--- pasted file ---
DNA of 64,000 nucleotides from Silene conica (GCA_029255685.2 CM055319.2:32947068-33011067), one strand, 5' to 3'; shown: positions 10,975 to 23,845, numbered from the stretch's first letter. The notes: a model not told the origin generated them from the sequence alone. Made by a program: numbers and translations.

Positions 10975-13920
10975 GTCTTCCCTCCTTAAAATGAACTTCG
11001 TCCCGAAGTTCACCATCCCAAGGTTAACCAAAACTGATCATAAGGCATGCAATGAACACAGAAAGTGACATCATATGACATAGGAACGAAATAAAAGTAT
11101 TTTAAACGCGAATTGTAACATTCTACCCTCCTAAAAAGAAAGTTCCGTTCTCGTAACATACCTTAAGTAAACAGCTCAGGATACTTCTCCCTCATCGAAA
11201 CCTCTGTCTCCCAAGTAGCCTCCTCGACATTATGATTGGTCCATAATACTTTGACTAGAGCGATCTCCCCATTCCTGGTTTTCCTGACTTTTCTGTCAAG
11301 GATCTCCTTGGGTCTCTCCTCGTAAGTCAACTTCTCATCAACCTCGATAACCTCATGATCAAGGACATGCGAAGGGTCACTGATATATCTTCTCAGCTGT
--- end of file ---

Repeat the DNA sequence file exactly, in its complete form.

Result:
DNA of 64,000 nucleotides from Silene conica (GCA_029255685.2 CM055319.2:32947068-33011067), one strand, 5' to 3'; shown: positions 10,975 to 23,845, numbered from the stretch's first letter. The notes: a model not told the origin generated them from the sequence alone. Made by a program: numbers and translations.

Positions 10975-13920
10975 GTCTTCCCTCCTTAAAATGAACTTCG
11001 TCCCGAAGTTCACCATCCCAAGGTTAACCAAAACTGATCATAAGGCATGCAATGAACACAGAAAGTGACATCATATGACATAGGAACGAAATAAAAGTAT
11101 TTTAAACGCGAATTGTAACATTCTACCCTCCTAAAAAGAAAGTTCCGTTCTCGTAACATACCTTAAGTAAACAGCTCAGGATACTTCTCCCTCATCGAAA
11201 CCTCTGTCTCCCAAGTAGCCTCCTCGACATTATGATTGGTCCATAATACTTTGACTAGAGCGATCTCCCCATTCCTGGTTTTCCTGACTTTTCTGTCAAG
11301 GATCTCCTTGGGTCTCTCCTCGTAAGTCAACTTCTCATCAACCTCGATAACCTCATGATCAAGGACATGCGAAGGGTCACTGATATATCTTCTCAGCTGT